• The genetic architecture of milk ELISA scores as an indicator of Johne's disease (paratuberculosis) in dairy cattle

      Brito, Luiz F.; Mallikarjunappa, Sanjay; Sargolzaei, Mehdi; Koeck, Astrid; Chesnais, Jacques; Schenkel, Flavio S.; Meade, Kieran G; Miglior, Filippo; Karrow, Niel A.; The Semex Alliance; et al. (Elsevier, 2018-09-13)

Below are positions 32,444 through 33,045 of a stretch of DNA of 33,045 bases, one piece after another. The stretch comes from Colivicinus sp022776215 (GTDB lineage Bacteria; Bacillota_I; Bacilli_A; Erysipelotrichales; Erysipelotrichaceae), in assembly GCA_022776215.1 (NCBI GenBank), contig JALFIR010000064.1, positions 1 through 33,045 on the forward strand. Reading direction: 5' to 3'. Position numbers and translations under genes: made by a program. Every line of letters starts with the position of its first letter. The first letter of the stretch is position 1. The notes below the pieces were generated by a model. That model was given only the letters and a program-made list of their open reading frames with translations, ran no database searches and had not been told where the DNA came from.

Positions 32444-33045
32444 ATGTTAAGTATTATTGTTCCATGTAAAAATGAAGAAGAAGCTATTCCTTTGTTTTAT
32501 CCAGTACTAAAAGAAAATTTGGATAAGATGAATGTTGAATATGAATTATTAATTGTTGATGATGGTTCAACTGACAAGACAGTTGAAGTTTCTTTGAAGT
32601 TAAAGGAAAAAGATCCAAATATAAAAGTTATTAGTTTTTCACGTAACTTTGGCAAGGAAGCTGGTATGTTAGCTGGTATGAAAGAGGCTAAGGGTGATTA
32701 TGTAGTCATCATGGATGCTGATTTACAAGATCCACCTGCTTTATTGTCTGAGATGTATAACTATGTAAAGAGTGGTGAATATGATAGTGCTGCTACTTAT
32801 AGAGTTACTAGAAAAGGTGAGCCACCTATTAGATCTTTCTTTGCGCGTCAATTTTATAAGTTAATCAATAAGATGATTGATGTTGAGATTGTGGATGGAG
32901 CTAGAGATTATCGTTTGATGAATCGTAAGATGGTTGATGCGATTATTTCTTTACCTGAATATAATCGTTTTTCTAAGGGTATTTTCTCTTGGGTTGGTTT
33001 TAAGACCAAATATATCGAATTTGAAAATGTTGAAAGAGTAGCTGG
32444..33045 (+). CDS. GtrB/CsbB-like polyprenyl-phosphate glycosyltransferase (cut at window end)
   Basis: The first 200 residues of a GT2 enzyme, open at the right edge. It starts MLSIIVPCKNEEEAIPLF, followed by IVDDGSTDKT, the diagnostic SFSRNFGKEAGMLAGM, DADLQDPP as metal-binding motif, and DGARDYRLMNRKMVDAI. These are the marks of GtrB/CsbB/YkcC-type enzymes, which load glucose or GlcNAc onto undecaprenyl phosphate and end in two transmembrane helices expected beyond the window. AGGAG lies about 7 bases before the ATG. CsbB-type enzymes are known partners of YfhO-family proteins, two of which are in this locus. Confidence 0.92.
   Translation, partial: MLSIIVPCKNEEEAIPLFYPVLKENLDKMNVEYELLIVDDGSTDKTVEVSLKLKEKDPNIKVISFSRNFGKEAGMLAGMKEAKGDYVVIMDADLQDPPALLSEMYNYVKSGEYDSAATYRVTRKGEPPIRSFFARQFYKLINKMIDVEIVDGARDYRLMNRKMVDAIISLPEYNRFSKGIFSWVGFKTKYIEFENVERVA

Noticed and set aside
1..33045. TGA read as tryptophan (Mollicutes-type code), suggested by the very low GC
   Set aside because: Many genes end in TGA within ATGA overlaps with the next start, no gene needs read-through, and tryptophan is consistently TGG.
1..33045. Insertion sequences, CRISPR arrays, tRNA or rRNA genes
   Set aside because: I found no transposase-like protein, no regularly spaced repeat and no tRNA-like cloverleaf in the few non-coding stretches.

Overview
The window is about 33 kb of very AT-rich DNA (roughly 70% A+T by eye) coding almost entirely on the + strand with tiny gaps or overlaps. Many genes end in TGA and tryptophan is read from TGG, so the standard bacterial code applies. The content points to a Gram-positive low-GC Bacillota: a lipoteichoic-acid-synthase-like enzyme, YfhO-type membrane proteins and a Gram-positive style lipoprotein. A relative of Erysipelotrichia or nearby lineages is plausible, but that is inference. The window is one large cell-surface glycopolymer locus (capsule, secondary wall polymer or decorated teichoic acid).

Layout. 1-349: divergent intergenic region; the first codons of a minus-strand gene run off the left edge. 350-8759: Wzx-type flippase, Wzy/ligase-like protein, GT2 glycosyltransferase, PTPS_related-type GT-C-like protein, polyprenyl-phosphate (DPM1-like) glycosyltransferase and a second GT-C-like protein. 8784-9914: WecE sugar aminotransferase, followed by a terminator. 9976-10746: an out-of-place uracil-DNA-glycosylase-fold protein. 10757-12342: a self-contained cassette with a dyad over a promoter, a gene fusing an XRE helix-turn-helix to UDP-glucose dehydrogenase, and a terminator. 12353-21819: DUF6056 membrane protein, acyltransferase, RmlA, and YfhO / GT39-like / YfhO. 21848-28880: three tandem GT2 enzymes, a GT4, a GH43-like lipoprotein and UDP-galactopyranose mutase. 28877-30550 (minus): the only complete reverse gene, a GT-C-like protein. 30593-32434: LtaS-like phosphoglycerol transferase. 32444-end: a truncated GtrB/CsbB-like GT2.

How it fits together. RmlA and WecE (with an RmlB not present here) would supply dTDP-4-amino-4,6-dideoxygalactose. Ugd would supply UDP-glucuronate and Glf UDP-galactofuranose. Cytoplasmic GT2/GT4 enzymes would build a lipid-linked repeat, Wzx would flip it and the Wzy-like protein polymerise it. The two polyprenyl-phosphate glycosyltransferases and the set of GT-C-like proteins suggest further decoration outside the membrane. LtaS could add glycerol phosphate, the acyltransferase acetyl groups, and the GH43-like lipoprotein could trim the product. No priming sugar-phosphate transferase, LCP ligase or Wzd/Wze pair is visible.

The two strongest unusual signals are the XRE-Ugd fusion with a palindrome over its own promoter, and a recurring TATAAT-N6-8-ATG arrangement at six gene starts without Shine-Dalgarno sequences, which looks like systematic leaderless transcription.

Johne's disease (or paratuberculosis), caused by Mycobacterium avium ssp. paratuberculosis (MAP) infection, is a globally prevalent disease with severe economic and welfare implications. With no effective treatment available, understanding the role of genetics influencing host infection status is essential to develop selection strategies to breed for increased resistance to MAP infection. The main objectives of this study were to estimate genetic parameters for the MAP-specific antibody response using milk ELISA scores in Canadian Holstein cattle as an indicator of resistance to Johne's disease, and to unravel genomic regions and candidate genes significantly associated with MAP infection. After data editing, 168,987 milk ELISA records from 2,306 herds, obtained from CanWest Dairy Herd Improvement, were used for further analyses. Variance and heritability estimates for MAP infection status were determined using univariate linear animal models under 3 scenarios: (a) SCEN1: the complete data set (all herds); (b) SCEN2: herds with at least one suspect or test-positive animal (ELISA optical density ≥0.07); and (c) SCEN3: herds with at least one test-positive animal (ELISA optical density ≥0.11). Heritability estimates were calculated as 0.066, 0.064, and 0.063 for SCEN1, SCEN2, and SCEN3, respectively. The correlations between estimated breeding values for resistance to MAP infection and other economically important traits, when significant, were favorable and of low magnitude. Genome-wide association analyses identified important genomic regions on Bos taurus autosome (BTA)1, BTA7, BTA9, BTA14, BTA15, BTA17, BTA19, and BTA25 showing significant association with MAP infection status. These regions included 2 single nucleotide polymorphisms located 2 kb upstream of positional candidate genes CD86 and WNT9B, which play key roles in host immune response and tissue homeostasis. This study revealed the genetic architecture of MAP infection in Canadian Holstein cattle as measured by milk ELISA scores by estimating genetic parameters along with the identification of genomic regions potentially influencing MAP infection status. These findings will be of significant value toward implementing genetic and genomic evaluations for resistance to MAP infection in Holstein cattle.